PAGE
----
It can be tempting to think that the investment that offers you the highest potential return is where you always want to be. If you have enough time for the investment to realize its value, what’s the problem? Well, it really depends on your particular financial situation.
If you’re 65 and have a million and a half dollars sitting in the bank, putting 20% of your net worth in the hottest publicly-traded cryptocurrency mining company because it might grow 100X wouldn’t make much sense. That’s because you need that money to fund your retirement, you might live until you’re 100, and the price of bitcoin is incredibly volatile and may go to zero.
If you’re 27, healthy, and working a somewhat entry-level job that allows you to save a little bit of money, the whole bitcoin thing might work for you. Supposing you have an emergency fund in place, diversify your investments into stocks and bonds, and are well-read enough to feel comfortable about bitcoin’s future, there’s no reason not to go crypto with a small but significant percentage of your portfolio. Why? Because you understand the risks and believe in the prospects anyway. If bitcoin goes to zero, you like the story enough to follow it all the way down.
The takeaway here is that investors should aim for the return they need to fulfill their financial goals. At minimum, the 65-year-old needs to meet their yearly expenses until they pass away. Fulfilling that goal with 1.5 mil to draw on is really about preserving that money and growing it conservatively so it lasts for the next 40 years. Crypto is way too risky in this case. Even too high of a percentage in stocks may expose this retiree to a double-digit drawdown in the price of their shares from which they may not recover. Something like a 50/50 split between stocks and bonds would be a good starting point.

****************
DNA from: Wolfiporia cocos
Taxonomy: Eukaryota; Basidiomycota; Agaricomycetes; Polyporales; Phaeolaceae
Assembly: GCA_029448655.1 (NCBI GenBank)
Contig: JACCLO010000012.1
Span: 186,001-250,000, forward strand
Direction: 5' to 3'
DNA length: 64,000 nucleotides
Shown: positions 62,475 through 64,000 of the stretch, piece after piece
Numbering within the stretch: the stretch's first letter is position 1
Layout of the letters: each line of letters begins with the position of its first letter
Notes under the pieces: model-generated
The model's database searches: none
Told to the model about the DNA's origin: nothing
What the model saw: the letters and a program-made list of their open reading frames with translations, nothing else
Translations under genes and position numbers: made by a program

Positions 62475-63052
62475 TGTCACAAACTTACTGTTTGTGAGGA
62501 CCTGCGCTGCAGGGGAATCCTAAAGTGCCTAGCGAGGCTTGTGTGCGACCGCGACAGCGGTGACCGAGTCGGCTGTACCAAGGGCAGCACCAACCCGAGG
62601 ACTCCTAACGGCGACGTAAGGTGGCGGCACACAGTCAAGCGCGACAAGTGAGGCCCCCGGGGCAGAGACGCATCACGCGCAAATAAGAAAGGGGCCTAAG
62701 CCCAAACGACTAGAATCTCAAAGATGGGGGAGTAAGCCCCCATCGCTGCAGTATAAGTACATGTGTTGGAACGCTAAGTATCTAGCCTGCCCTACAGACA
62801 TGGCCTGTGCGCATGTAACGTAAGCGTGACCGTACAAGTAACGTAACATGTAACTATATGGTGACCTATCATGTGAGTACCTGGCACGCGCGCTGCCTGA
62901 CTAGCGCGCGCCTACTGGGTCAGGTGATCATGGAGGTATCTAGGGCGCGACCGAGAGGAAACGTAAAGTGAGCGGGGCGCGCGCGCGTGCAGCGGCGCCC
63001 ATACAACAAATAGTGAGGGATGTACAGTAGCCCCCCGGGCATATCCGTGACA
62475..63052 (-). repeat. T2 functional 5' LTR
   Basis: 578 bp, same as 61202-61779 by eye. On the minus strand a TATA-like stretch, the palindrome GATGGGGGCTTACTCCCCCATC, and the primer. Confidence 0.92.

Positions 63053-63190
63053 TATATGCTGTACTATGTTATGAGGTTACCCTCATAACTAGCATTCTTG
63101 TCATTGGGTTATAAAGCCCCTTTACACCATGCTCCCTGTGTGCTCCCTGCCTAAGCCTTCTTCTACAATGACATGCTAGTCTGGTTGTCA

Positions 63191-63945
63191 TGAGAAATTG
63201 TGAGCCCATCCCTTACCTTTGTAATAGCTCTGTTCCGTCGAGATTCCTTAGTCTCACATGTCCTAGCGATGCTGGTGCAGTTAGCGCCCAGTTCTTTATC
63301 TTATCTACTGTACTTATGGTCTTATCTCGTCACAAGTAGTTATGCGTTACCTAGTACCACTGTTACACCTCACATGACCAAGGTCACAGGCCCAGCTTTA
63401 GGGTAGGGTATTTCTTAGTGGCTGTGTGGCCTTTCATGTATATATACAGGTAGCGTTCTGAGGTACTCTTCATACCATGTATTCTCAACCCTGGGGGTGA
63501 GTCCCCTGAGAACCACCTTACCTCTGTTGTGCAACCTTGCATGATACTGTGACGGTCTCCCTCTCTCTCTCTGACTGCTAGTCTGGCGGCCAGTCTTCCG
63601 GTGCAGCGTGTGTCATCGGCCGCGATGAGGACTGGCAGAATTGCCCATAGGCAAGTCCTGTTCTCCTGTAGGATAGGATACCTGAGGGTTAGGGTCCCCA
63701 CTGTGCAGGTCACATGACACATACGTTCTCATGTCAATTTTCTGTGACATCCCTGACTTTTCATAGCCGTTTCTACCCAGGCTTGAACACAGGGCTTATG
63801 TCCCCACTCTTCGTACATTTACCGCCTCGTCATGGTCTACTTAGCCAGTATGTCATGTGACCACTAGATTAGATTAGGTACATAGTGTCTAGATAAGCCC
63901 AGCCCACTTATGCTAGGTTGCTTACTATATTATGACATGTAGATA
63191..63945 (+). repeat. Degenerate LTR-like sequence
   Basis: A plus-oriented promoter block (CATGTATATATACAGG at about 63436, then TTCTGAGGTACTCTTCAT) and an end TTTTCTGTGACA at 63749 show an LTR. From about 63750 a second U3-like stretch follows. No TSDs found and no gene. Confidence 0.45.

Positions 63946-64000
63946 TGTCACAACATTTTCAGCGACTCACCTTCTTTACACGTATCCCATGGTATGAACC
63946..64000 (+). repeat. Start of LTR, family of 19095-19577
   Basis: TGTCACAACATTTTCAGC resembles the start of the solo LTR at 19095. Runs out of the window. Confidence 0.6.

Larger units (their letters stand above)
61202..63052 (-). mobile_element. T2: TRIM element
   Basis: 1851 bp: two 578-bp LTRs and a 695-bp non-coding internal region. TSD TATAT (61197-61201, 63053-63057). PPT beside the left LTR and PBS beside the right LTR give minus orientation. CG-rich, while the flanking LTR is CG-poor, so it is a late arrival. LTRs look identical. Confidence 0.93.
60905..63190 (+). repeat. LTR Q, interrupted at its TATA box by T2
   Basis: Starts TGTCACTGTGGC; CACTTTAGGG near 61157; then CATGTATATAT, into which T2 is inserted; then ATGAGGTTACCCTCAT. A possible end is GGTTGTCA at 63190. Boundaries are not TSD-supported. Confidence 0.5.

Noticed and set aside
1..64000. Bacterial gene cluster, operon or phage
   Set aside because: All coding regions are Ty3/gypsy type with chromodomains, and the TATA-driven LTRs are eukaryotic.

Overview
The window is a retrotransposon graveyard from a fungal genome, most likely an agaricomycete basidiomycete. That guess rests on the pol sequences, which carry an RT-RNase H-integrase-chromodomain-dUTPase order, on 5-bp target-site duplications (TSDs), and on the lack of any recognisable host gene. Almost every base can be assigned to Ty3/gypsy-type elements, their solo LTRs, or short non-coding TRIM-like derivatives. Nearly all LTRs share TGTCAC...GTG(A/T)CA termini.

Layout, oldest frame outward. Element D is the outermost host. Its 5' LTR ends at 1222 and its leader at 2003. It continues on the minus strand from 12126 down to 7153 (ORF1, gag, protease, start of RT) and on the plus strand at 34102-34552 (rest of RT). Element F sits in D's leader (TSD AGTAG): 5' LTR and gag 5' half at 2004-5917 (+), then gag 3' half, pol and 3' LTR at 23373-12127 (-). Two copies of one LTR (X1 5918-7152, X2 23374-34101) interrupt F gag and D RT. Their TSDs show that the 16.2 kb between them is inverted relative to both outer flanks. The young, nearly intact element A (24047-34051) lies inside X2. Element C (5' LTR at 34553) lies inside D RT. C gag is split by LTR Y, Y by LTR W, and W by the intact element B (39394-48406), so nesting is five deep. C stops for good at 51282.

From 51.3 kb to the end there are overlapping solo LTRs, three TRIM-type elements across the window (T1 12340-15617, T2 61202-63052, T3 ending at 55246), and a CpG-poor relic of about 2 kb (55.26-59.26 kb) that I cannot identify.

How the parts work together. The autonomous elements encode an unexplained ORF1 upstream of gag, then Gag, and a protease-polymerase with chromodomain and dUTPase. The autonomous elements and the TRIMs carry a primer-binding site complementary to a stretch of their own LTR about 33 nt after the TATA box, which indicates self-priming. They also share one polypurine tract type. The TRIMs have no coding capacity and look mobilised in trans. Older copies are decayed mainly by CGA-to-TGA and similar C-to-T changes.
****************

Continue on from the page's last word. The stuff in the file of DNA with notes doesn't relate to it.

Now, consider the 27-year-old’s aspirations. While they may and probably should be putting some money away for retirement and investing it in the riskiest (aka highest-returning) assets they can stomach, they may have shorter-term goals they want to get to first. If you’re saving for a car, for example, it’s no good to put the money in stocks and experience a 25% drawdown the year you planned on making the purchase. Bonds, which give you a shot at keeping up with inflation, are more appropriate instruments here. While they may experience single-digit drawdowns year to year, bonds will do a much better job at preserving your capital over 3-5 years so it’s there when you need it. Any savings term shorter than that limits your investment options to cash and GICs, which won’t really grow much at all but they won’t lose anything either.
If you’ve been looking for a nudge to get invested in line with your personal needs, check out my new investing guide for young Canadians.
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Disclaimer: This article is meant for general education purposes only. It does not constitute financial advice as I am unaware of your personal situation. Consult with a professional who abides by a fiduciary standard before making any investment decisions.